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Markus Wolf recounts his service to the "lost cause" of World Communism as foreign intelligence director of the German Democratic Republic, and was more honest than most in recounting his spymaster's craft. Some have berated him for not "telling all," or for not indulging in self-demonization to serve the West's political morality play. But why should he have? When he stated that he did not endorse the terrorism of well-funded allies, like the PLO, he merely echoed Ronald Reagan in coronating Contra cutthroats as "the moral equivalent of [his] founding fathers." If only the CIA's former DIs were as forthcoming about their own aid to violent liberation movements. Wolf also ruthlessly exposes East Germany's role in the 1980s European peace movement, the equivalent to Western use of Solidarity.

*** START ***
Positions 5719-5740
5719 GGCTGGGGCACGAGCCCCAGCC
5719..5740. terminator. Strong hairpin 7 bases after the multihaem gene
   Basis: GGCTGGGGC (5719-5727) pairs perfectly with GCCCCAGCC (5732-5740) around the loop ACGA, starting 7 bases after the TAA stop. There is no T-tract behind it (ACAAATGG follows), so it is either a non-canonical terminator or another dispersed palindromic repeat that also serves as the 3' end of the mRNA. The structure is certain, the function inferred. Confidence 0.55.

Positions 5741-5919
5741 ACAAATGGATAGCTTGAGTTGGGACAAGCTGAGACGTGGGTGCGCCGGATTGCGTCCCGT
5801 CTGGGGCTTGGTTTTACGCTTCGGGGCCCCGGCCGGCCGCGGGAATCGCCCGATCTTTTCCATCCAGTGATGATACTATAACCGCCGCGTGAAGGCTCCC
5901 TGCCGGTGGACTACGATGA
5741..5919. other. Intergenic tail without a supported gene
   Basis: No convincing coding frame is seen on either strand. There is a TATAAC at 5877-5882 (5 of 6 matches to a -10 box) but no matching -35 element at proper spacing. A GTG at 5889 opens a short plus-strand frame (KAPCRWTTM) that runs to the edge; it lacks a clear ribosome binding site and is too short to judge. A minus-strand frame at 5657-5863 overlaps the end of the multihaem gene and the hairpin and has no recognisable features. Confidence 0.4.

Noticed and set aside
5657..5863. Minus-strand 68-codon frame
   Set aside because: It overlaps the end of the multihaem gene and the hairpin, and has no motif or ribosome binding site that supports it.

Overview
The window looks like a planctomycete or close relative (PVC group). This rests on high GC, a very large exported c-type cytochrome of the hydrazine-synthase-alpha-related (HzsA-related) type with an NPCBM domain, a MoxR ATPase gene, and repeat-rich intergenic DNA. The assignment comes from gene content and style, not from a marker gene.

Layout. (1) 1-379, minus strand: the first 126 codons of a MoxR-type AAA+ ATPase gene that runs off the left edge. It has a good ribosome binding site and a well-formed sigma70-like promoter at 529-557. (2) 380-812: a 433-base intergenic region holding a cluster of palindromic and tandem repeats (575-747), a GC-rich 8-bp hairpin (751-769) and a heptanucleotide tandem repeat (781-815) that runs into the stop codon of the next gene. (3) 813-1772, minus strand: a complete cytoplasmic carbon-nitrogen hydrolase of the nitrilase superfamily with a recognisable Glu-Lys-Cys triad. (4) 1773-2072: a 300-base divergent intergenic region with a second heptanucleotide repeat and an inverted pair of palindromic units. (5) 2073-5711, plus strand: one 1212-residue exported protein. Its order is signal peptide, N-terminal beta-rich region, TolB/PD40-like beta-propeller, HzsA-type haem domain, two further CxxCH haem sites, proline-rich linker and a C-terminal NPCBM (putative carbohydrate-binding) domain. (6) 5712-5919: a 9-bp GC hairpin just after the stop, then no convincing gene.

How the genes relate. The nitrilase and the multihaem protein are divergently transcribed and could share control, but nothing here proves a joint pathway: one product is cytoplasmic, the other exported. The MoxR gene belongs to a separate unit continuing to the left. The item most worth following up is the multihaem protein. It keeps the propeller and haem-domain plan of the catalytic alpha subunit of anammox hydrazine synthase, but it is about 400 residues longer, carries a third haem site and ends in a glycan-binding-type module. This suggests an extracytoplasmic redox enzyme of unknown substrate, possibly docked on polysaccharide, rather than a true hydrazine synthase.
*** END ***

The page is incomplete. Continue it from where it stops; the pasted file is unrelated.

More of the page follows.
As the scion of a "good Communist family," Wolf never truly appreciated how distant he was from the average East German he claimed to represent. Like insider elites everywhere, he took the platitudes of his regime at face value and squelched pangs of conscience that hinted otherwise. He could not grasp the GDR's lingering resentment by many as a state "founded on rape", based on the behavior of Germany's Soviet conquerors; thus the illigitimacy of its political offspring in the eyes of its citizens. The GDR's inability to find common ground created The Wall, and brought it down around him.

Wolf's description of the GDR surveillance state is a warning to the cliche-ridden, platitude-pontificating pundits of the West as well. The age of the NSA and its sovereign power to mock constitutional rights had precedence in East Berlin. Thus the cold war victory grows increasingly pyrrhic, as was the defeat of fascism in 1945. That Markus Wolf preserved his human decency after lifetime service to totalitarian state security is a rebuke to those who fancy themselves on the ever-elusive right side of history.